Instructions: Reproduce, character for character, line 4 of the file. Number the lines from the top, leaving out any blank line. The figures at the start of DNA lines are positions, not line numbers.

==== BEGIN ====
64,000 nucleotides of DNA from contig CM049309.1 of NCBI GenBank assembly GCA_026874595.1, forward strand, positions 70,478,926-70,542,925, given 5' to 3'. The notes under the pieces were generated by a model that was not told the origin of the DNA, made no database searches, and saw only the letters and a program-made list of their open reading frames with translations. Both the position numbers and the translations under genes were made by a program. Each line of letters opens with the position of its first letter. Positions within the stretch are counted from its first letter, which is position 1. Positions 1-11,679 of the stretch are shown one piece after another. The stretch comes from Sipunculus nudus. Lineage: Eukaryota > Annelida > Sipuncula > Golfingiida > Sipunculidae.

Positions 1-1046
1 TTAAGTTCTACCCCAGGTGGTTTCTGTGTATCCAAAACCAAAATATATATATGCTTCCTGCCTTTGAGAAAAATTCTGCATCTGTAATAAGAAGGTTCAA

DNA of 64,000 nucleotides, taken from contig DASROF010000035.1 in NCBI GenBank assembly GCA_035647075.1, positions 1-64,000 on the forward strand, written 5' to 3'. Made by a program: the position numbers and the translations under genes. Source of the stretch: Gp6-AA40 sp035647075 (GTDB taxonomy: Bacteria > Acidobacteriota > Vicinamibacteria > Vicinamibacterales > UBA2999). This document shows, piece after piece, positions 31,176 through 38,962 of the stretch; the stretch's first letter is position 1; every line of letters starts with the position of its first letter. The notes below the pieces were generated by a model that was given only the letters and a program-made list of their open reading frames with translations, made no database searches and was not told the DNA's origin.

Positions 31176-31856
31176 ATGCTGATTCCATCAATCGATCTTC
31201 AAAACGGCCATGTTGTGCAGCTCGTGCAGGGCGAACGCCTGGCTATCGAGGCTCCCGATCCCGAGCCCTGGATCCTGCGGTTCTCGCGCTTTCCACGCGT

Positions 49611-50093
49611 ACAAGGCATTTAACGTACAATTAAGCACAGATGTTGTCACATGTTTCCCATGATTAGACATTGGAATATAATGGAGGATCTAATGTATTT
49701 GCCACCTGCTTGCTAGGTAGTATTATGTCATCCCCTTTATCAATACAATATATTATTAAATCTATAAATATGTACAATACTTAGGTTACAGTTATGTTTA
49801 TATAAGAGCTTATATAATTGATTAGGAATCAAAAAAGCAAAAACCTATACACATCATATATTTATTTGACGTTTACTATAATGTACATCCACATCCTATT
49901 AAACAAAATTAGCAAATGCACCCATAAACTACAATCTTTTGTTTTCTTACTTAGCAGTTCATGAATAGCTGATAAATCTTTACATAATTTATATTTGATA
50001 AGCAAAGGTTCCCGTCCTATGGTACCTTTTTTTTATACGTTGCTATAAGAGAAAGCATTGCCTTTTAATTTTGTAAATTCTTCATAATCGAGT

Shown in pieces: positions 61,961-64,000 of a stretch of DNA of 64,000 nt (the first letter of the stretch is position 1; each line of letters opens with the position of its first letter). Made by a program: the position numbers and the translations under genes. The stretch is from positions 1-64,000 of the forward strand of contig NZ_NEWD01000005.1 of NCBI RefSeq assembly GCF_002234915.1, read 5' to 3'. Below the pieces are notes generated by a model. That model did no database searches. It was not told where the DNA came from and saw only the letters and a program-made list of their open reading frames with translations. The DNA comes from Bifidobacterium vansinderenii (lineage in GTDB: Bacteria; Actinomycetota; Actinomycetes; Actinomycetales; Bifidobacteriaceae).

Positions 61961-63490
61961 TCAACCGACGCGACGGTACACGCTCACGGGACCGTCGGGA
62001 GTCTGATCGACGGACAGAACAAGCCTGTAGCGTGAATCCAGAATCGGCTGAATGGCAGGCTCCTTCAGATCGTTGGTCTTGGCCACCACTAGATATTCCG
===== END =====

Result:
DNA of 64,000 nucleotides, taken from contig DASROF010000035.1 in NCBI GenBank assembly GCA_035647075.1, positions 1-64,000 on the forward strand, written 5' to 3'. Made by a program: the position numbers and the translations under genes. Source of the stretch: Gp6-AA40 sp035647075 (GTDB taxonomy: Bacteria > Acidobacteriota > Vicinamibacteria > Vicinamibacterales > UBA2999). This document shows, piece after piece, positions 31,176 through 38,962 of the stretch; the stretch's first letter is position 1; every line of letters starts with the position of its first letter. The notes below the pieces were generated by a model that was given only the letters and a program-made list of their open reading frames with translations, made no database searches and was not told the DNA's origin.